The study of aging is still in its youth.
The National Institute on Aging, which funds much of the nation's biomedical research on aging, turned 10 last week, the youngest of the 11 research institutes that make up the Bethesda-based National Institutes of Health.
In the decade since NIA was established, the entire medical literature on aging has doubled, says James Birren, dean of the Andrus Gerontology Center at the University of Southern California.
That fast-growing literature has helped define and redefine the aging process, overturning stereotypes and debunking myths about the elderly. While growing old is still inevitable, it is no longer equated with inevitable illness, disability and dependence.
Dr. T. Franklin Williams, one of the nation's pioneering gerontologists and now director of NIA, envisions a day when Americans would finally be able to "think of older people as being people.
"We've got to break out of this mode of thinking that just because you're old, you're different from other people," says Williams. "I don't really think we are."
Experts on aging gathered last week in Bethesda to mark NIA's 10th birthday, celebrate the progress of those 10 years and call for renewed efforts "to see the life course whole."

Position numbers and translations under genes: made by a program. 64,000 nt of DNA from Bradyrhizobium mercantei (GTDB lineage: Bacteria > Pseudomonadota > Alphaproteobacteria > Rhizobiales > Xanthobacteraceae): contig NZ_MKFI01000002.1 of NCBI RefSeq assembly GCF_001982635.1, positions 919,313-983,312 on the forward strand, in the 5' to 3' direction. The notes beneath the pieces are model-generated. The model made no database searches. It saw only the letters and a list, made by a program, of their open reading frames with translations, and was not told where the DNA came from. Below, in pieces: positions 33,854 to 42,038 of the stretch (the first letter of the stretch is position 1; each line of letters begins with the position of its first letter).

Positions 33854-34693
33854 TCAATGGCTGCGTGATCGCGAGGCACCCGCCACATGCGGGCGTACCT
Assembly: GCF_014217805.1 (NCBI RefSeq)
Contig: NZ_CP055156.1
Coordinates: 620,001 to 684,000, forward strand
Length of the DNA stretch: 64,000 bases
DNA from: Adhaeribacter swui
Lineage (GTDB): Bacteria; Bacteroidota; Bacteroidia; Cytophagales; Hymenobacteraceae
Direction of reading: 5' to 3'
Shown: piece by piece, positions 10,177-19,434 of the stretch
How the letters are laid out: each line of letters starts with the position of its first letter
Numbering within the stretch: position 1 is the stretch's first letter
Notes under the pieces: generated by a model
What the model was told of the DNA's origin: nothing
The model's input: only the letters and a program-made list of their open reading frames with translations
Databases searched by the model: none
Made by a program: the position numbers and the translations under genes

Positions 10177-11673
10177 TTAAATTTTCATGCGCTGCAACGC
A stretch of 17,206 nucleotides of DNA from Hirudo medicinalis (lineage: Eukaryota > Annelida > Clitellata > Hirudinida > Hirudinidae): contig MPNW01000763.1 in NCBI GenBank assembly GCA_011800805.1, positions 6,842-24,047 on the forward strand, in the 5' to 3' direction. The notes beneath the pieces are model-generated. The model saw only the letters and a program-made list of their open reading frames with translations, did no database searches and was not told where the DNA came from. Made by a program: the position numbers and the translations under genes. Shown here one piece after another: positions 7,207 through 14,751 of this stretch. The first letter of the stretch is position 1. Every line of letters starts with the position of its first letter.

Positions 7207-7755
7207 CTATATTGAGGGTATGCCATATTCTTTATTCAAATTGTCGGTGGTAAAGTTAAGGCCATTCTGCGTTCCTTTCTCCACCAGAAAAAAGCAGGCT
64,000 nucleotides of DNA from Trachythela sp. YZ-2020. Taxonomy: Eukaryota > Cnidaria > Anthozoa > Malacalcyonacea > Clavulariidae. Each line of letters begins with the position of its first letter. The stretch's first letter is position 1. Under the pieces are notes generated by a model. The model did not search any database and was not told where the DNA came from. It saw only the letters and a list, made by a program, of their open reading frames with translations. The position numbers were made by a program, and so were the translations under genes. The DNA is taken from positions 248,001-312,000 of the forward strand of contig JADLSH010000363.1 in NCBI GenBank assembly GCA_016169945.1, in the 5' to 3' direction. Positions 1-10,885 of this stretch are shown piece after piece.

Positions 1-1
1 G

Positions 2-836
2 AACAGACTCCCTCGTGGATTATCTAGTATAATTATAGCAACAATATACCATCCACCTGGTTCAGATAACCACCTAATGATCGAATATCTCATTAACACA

The past decade has seen "a dramatic improvement" in both the amount and the quality of research on aging, says Dr. John W. Rowe, director of the division on aging at Harvard Medical School. "But I would hasten to say that the amount is still small, relative to the need, and we're still skating on thin ice."
When he and his colleagues visit geriatric patients in the teaching hospitals, "We still don't know the answers to 90 percent of the questions that the medical students ask us."
Perhaps the major struggle of the past decade, says Dr. Robert N. Butler, former NIA director, has been the "separation of age from disease."
New evidence shows that the aging process works very differently in different individuals, suggesting the possibility of altering the process or minimizing its adverse effects with proper care, preventive efforts and better social services for the elderly.
"You can no longer say: 'Oh yes, aging -- you can't do anything about that,' " says Butler, now chairman of the department of geriatrics and adult development at Mount Sinai Medical Center in New York.
But he says continued progress on aging is jeopardized by "systematic cutbacks" and "an extraordinary allocation of resources" by the Reagan administration and Congress.
NIH's entire budget, covering research funded by 11 member institutes, Butler pointed out, is about $5 billion -- the equivalent cost of three Trident nuclear submarines.
"Isn't a healthy American population a very important part of national security?" asks Butler.
The budget of the National Insitute on Aging alone, now about $140 million, should be more than tripled to the "half-billion-dollar range" by 1990, Butler says. That would allow for expanded research on such illnesses as Alzheimer's disease, an incurable form of memory loss that he said causes nearly half of all admissions to nursing homes.
Butler also charges the Reagan administration with having "refined the art of the politics of austerity" so that the burden of cost containment falls disproportionately on the poor, the sick and the aged.
"We're seeing a gentrification of the health care system," he says.